Law limits homeowners associations

Measure makes it harder to transfer communal land

and requires records to be open.


Article Courtesy of The Sacramento Bee

By Terri Hardy

Published October 14, 2005

For more than two decades, a Natomas homeowners association has allowed some residents to boost their property values and move their fences onto communal property - a practice that sparked threats of lawsuits and allegations of conflicts of interest.

Now under a new law authored by Sacramento Assemblyman Dave Jones, any homeowners association in California must gather approval from two-thirds of property owners if they want to offer up communal land for exclusive use.

"This situation was ripe for abuse," Jones said. "If they could take common area through a simple majority vote ... it just didn't seem fair."

The new law, to go into effect July 1, 2006, also requires homeowners associations to allow members to inspect their accounting books and board minutes.

It was sponsored by the California Alliance for Retired Americans. Alliance lobbyist Marjorie Murray said the Jones bill was an important piece of consumer protection legislation.

"It lays out a fair process for making decisions about common areas," Murray said. "And it's especially important for seniors, who want to know how their precious dollars are being spent."

Jones took up the issue after The Bee wrote a story about the contentious issue at Swallows Nest, a gated enclave of 253 homes off Garden Highway.

Deborah Howard, a member of the Swallows Nest Homeowners Association board, has defended the practice, saying it provided "elbow room" for homeowners with small lawns. Since the mid-1980s, at least 38 homeowners had been allowed to move their fences onto communal property at Swallows Nest.

A few homeowners earlier this year protested the decision, claiming the extra land was granted to a select few and could be used by board members themselves to extend their properties.

Karen Pardieck was one of those critics. She worked with Jones on the bill and praised the assemblyman's responsiveness.

"This law will curtail actions of self-serving board members and result in board decisions beneficial to the entire community and not just a few," Pardieck said.

Neither Howard nor Ray Resler, an adviser for Swallows Nest's management company, returned calls for comment.

During this year's controversy, Pardieck and two other Swallows Nest residents ran write-in campaigns challenging incumbents on the property giveaway.

Pardieck was narrowly defeated, but was appointed to the association's architectural committee. Soon after, Pardieck said, the board removed her from that position.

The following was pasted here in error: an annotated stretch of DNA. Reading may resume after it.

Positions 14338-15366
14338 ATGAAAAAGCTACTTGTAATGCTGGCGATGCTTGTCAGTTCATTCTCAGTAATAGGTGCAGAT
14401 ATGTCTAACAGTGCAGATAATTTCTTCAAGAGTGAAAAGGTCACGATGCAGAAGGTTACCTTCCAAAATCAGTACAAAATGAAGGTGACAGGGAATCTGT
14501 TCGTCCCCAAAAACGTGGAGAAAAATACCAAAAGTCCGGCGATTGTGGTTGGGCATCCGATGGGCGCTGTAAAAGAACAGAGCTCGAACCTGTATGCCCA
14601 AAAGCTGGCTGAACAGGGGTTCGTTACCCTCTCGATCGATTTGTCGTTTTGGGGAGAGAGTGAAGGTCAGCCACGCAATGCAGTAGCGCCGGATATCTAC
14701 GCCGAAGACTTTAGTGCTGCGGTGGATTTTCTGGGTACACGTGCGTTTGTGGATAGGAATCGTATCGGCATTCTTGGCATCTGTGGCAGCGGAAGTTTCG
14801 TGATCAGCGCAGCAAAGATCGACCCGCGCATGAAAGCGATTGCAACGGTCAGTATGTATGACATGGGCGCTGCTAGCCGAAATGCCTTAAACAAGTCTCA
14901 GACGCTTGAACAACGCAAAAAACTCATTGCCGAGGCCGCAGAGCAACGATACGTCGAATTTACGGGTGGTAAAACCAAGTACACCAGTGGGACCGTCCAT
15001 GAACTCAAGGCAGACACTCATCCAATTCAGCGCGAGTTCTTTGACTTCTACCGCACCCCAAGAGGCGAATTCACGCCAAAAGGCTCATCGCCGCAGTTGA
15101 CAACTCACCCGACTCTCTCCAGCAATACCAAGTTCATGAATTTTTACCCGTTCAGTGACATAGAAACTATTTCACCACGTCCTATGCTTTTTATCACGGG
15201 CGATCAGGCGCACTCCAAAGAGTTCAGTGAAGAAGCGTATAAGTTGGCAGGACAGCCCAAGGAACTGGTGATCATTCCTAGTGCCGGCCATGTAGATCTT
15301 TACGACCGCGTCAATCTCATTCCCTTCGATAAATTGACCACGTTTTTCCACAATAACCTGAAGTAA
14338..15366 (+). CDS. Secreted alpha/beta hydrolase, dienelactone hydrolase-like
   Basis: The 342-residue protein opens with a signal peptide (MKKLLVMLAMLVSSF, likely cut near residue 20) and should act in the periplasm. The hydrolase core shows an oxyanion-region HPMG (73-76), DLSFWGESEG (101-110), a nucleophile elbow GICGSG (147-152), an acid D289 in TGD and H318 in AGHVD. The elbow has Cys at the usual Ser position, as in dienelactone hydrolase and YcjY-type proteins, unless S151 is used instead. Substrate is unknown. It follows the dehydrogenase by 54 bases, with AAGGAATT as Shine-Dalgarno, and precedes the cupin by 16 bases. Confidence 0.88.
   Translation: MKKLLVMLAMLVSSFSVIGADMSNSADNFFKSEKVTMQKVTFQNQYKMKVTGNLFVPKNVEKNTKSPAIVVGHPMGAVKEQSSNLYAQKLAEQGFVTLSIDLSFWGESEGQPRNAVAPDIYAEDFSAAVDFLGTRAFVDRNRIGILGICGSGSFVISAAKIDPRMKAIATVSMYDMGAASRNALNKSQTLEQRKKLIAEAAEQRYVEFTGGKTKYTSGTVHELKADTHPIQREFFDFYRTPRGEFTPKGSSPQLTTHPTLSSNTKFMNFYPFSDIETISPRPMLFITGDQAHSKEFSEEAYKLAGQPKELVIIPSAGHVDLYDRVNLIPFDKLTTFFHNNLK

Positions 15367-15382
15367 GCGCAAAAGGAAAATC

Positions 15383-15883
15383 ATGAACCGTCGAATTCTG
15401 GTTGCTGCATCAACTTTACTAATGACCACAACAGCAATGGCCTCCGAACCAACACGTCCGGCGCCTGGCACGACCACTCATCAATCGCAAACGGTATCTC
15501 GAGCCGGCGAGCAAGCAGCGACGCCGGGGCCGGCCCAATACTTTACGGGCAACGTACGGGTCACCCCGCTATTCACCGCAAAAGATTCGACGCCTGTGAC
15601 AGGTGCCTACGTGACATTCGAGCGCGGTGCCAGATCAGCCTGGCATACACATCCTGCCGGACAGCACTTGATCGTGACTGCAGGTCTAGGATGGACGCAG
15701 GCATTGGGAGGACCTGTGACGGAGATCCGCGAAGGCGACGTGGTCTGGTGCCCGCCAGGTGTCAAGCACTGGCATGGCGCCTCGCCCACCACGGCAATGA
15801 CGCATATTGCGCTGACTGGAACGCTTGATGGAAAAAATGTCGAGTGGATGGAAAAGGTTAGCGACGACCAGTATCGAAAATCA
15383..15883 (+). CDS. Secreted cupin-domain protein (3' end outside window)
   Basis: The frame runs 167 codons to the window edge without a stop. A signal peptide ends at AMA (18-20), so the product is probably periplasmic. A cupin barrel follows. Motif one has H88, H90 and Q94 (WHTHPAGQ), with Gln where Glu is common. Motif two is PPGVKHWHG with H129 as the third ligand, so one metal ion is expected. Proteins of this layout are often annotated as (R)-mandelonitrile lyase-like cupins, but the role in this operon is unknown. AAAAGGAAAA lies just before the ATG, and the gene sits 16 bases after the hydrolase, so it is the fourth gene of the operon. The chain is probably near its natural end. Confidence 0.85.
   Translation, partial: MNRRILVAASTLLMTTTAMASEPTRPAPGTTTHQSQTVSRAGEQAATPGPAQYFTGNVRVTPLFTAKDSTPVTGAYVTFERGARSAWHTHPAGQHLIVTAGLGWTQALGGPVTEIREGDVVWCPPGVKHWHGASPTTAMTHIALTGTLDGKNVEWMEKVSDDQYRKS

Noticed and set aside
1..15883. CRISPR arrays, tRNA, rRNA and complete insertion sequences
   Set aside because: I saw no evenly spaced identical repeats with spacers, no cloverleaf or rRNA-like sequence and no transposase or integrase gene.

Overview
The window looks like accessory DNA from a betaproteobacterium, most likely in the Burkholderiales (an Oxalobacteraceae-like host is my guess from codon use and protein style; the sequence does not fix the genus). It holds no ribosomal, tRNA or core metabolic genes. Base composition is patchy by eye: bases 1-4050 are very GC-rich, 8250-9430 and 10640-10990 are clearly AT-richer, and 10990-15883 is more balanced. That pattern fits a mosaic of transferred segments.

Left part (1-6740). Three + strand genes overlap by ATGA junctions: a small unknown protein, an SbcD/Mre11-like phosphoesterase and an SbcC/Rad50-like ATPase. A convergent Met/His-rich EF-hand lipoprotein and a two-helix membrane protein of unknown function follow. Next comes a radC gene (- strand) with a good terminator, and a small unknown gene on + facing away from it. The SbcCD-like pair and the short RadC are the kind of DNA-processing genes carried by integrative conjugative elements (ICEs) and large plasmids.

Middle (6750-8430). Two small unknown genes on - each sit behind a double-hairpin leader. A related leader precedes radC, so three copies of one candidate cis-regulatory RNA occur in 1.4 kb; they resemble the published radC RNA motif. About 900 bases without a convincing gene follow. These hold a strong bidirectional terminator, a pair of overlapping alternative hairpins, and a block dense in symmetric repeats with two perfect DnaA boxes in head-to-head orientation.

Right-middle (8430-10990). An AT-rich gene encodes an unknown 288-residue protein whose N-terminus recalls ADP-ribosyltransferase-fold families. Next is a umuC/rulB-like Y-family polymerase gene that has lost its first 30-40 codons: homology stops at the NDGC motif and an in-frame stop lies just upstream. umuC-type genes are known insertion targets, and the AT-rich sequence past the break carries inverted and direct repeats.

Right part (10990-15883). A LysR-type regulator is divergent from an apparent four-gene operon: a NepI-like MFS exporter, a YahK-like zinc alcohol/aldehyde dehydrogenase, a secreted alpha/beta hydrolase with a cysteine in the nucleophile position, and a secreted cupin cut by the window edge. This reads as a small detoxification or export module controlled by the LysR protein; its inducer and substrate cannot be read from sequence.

"They said I could not be trusted because I had gone to The Bee with my concerns," said Pardieck, who recently moved from Swallows Nest in order to care for her elderly mother.

Jones' bill also addresses an issue at the heart of a feud in Roseville between a property owner and his homeowners association. Don Chaney has tried unsuccessfully for more than a year to review invoices for purchases made by his Sun City Roseville Community Association.

Chaney said the new law would allow residents quick access to homeowners association records and pressure the organizations to make the information available.

"My association always has taken the position that an invoice is not an accounting record, but I think they just didn't want to provide the information," Chaney said.

Earlier this month Chaney won a small claims suit that forced his homeowners association to produce detailed financial records for review. Chaney said he still hasn't seen the documents.

Sun City Community Association President John Sullivan has stated that the organization won't appeal the decision and will be responsive to the new law. Sullivan said the association would "attempt to do what is right."

Sullivan did not return calls for comment Thursday.

Jones said he heard "lots of horror stories" about homeowners association abuses and decided legislation was necessary.

"I was struck by the fact that 8 million Californians live in common interest developments," Jones said. "These associations function like many governments, but homeowners don't have the same types of protections."

Jones' bill received unanimous support in both the Assembly and Senate and was signed into law by the governor.